The the Node.js guidelines say about Source0 :
"The canonical method for shipping most node modules is tarballs from
the npm registry"
"This method [PP: tarbals from npm] should be preferred to using
checkouts from git or automatically generated tarballs from GitHub."
But I think that in following cases it would be better to use sources
from the upstream project:
1) When the license is not included in NPM but is in upstream project.
o Because we are not supposed to ship the license separate from the
2) When the tests are not included.
o In this case we need to download the sources from NPM and from
upstream project, which seems redundant and a waste of work.
3) When NPM content is generated and source files are not in NPM.
o This would mean to download sources from NPM and upstream project,
delete the NPM sources in prep and generate the files again.
Are there good reason to enforce the use of NPM sources which I am
missing? What is your opinion?
I would like to suggest to ad those three exceptions to the guidelines.
I've started working on packaging scuttlebot for Fedora. I see that we now have a Fedora package for every nodejs module. This makes it easy to map directories in node_modules to package names - however, it means submitting hundreds of packages to ever get scuttlebot submitted.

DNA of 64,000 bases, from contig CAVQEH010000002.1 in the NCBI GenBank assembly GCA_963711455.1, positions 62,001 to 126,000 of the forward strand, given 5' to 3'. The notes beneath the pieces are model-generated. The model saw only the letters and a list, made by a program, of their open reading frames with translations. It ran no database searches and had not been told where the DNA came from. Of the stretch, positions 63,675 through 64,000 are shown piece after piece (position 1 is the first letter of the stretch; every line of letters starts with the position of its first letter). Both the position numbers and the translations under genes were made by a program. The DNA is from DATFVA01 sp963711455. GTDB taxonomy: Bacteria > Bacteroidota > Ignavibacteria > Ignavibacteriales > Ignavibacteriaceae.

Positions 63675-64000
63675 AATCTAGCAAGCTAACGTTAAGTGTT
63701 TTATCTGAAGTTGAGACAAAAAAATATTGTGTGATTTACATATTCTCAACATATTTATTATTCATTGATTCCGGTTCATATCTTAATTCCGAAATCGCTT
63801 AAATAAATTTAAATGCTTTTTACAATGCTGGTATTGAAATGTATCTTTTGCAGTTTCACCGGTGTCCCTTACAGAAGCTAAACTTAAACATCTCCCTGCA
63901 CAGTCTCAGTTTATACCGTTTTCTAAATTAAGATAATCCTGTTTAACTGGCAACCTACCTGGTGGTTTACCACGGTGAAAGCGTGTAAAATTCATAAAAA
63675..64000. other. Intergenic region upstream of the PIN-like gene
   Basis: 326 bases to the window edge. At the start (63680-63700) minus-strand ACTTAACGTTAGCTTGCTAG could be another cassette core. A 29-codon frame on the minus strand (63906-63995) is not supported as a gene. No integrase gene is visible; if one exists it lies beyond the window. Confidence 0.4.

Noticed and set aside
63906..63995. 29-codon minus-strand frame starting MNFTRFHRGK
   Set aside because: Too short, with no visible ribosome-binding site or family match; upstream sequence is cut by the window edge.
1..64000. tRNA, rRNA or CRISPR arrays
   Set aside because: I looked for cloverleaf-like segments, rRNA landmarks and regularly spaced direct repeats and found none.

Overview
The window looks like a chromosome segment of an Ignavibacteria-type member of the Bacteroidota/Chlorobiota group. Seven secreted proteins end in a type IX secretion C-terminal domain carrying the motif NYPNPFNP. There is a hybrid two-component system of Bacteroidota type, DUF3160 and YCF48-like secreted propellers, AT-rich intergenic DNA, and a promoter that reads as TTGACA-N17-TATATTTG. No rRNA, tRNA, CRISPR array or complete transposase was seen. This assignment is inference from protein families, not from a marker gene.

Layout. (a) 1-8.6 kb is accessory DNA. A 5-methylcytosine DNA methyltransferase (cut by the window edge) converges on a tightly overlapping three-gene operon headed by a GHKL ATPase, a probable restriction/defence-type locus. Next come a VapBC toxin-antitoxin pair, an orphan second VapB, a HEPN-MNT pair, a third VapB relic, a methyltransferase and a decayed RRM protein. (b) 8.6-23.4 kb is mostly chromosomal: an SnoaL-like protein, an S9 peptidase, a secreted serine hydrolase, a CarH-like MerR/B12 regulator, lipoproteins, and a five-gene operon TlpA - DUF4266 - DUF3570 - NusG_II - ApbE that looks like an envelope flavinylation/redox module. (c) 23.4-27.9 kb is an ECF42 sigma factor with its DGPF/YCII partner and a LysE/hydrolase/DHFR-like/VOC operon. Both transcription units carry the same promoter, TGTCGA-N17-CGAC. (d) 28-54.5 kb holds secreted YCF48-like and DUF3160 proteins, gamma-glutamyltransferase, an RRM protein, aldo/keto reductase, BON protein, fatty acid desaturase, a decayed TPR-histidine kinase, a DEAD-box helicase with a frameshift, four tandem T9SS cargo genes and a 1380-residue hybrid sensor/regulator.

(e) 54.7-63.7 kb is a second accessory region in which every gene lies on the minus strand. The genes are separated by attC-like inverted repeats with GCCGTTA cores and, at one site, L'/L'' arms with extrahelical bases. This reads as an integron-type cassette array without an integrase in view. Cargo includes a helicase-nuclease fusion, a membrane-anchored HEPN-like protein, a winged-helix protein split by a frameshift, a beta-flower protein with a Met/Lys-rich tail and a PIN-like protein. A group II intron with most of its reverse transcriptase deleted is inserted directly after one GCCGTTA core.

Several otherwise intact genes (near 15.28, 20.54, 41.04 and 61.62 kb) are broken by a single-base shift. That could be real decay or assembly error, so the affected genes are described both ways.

I'm wondering if there is a better way. A node module typically corresponds to a .o file in a C library (with exceptions like libsodium). It is like having a separate package for every function in glibc. Suppose we did this:
1) a nodejs-stdlib that includes all the common modules (a list to be argued over at length :-) ). There is no penalty other than a small amount of disk space for unused modules - just like with a C library.
2) other multi-module systems are combined - usually including all modules with the same first word. For instance, all the pull stream modules begin with 'pull': pull-abortable, pull-box-stream, pull-cat, pull-cont, etc. This would become nodejs-pull, and include all the pull modules.
When the package name matches the first word of the module name, then determining the package is still easy. When that is not the case, as with the proposed nodejs-stdlib, then dnf can still search for npm(...)